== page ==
When Grandma Came to Paris: tips and advice for an elderly visitor
When my mum told me that my 86-year-old Grandmother was coming all the way from Australia to visit me in Paris (and fulfill her dream of walking over Pont Neuf Bridge), I'll be honest, I panicked.
But she survived and so did I. Actually we had a fantastic time!
Navigating Paris with an elderly relative is challenging but in many ways a lot easier than you might expect... if you are prepared!
1. Stairs are your enemy: Check the accommodation has lifts.
If your visitor is staying in a an apartment or a hotel you should make sure there is an elevator. This sounds strange for a city as modern as Paris but some budget hotels don't have them simply because the buildings are so old. And even if the apartment building does have a lift, it might not go all the way up to the top floors. It's no surprise Parisienne women are slim! There are a lot of steps in Paris.
2. Beware of the shower bath.
Check the accommodation has a shower cubicle and not a shower bath (the kind you step into). Shower baths are very common in Paris but almost impossible for an elderly person to get into without help!
3. Avoid the Metro - it's not an elderly person's friend.
It is very rare to see an elderly person on the Paris Metro because lifts are few and far between. I suggest getting an Uber or a Taxi whenever you can if the budget allows. This might mean you see fewer sites but I think it's worth the sacrifice.
Local buses are also a good choice and many older Parisiens use them a lot. Buses are efficient, there are plenty of seats for the elderly and they are not very full in the daytime (avoid rush hour though).
If you must get the Metro, check there are lifts at both ends. Charles De Gualle-Etoile station (Metro Line 1 or RER A) takes you directly to the Arc de Triomphe but it only has a lift at one station exit (follow the signs for Avenue Carnot).
4. Use the tools at your disposal: A Hop on Hop off Bus or a River Tour!
My Grandma loved the Hop on Hop Off bus. However, the steps to the top are very narrow. She nearly fell backwards trying to get up there. Luckily I wasn't the only one with her that day so we were able to support her from the front and back as she went up! It was worth it to see her face as we approached the Eiffel Tower.
Afterwards we sat downstairs which wasn't as exciting but it was relaxing and we enjoyed being able to get off the bus easily.
Bateaux Parisiens is also a great boat tour along the River Seine which takes in most of the key sites.
5. Factor in a lot of rest breaks.
My Grandma is pretty healthy and energetic for her age but Paris very quickly tired her out. We stopped every 5 minutes at a bench or in a café. In the end, we didn't get to see half of what I'd planned for her but she didn't mind at all. She had a small list of "must see" places and we slowly worked our way through them. Some days she asked to stay in to watch TV so she could recharge.
6. Beware the wonky streets.
You don't realise how wonky Paris streets are until you walk them with an elderly tourist. Despite her initial objections, my Grandma finally relented and allowed us to buy her a walking stick. We picked up quite a charming one from a Brocante (second hand market) which she was actually chuffed about. This made a huge difference to her stability and comfort.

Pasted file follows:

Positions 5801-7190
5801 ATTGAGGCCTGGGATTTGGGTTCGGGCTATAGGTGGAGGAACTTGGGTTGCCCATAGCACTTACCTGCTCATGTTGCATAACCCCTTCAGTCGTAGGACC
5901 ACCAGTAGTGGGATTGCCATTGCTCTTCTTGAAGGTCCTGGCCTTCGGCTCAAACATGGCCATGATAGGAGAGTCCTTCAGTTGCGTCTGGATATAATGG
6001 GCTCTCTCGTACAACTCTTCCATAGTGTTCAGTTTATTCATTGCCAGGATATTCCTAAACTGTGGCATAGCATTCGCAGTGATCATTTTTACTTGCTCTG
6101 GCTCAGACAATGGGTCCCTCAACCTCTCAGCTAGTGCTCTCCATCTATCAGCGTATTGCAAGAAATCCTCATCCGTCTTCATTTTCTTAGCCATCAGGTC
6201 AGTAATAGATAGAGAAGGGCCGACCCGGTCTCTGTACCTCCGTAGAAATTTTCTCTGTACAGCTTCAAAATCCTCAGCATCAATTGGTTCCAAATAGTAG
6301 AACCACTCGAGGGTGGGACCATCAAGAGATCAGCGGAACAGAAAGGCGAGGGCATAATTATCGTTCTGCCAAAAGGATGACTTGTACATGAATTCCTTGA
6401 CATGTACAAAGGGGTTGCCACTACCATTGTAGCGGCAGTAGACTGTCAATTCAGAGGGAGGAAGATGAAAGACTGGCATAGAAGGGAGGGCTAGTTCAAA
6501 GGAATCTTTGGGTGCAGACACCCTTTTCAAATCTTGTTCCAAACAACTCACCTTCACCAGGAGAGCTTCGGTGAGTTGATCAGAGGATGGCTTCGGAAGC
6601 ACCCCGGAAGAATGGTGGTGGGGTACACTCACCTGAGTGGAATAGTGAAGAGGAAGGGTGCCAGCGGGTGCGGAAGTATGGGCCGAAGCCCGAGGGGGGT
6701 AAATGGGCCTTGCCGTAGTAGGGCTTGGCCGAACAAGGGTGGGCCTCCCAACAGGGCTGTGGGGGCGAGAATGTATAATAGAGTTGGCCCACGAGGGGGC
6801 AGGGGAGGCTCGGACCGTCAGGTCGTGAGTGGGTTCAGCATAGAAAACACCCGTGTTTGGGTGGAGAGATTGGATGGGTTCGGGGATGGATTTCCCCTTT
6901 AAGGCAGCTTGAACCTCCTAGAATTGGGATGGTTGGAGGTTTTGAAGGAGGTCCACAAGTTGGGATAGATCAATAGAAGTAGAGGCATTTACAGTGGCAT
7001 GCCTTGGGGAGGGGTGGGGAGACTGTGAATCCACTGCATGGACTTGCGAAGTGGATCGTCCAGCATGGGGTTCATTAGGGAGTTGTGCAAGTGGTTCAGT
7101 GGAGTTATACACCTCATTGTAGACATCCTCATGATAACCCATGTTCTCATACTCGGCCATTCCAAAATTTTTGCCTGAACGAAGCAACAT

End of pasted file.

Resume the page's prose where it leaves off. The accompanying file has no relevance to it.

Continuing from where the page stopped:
If your grandparent is open to the idea, you can also hire foldable and light weight wheelchairs from some pharmacies. This site below has a great list of other places you can hire them from:
7. Always book online for Museums and Galleries (always always always).
This is my advice for anyone visiting Paris as the queues can be horrendous especially in summer. While most places will fast track the elderly or frail, it's always better to have a pre-bought ticket - just to save messing about and to conserve those limited energy stores!
The Musee d'Orsay was actually very elderly-friendly. We passed through the museum without taking a step up or down. Bravo!
8. Monet's garden at Giverny: the "Grandparent Pleaser"
My Grandma wasn't really into the Impressionists before but I think Monet's garden might have turned her. It's not very close to Paris (about 75Km or 1.5 hours by car) but it's close enough to make it possible and she loved the country escape.
I would avoid public transport as it is not at all worth it with an elderly visitor. I did the trip once by train with two toddlers and never again! There's too much faffing about. Instead I'd suggest an organised bus, hiring a car or splashing out on a taxi and pre-book entry tickets!!
The garden is actually smaller than I imagined and it was no trouble for Grandma to get around with her walking stick while stopping at benches as Monet might have done. We enjoyed a lovely lunch afterwards.
9. Tonic and wine?
Yes, it is common for some elderly ladies to add a bit or sparkling or tonic water to their wine but it's not the done thing in Paris. When my Grandma asked a waiter to water down her wine it caused him to exclaim, "Mais c’est criminel!". Luckily he was joking (I think...maybe not) but he agreed to do it and my Grandma was delighted. She said this exchange was the highlight of her trip. She's told everyone in Australia.
10. Relax and enjoy.
A great and beloved individual has come all this way especially to see you (did you honestly think they really wanted to see a Tower?).